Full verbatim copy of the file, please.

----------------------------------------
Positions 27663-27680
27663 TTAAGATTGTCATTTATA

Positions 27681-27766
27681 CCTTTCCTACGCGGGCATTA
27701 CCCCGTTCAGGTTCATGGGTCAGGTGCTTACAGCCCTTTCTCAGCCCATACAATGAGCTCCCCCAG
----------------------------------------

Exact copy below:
Positions 27663-27680
27663 TTAAGATTGTCATTTATA

Positions 27681-27766
27681 CCTTTCCTACGCGGGCATTA
27701 CCCCGTTCAGGTTCATGGGTCAGGTGCTTACAGCCCTTTCTCAGCCCATACAATGAGCTCCCCCAG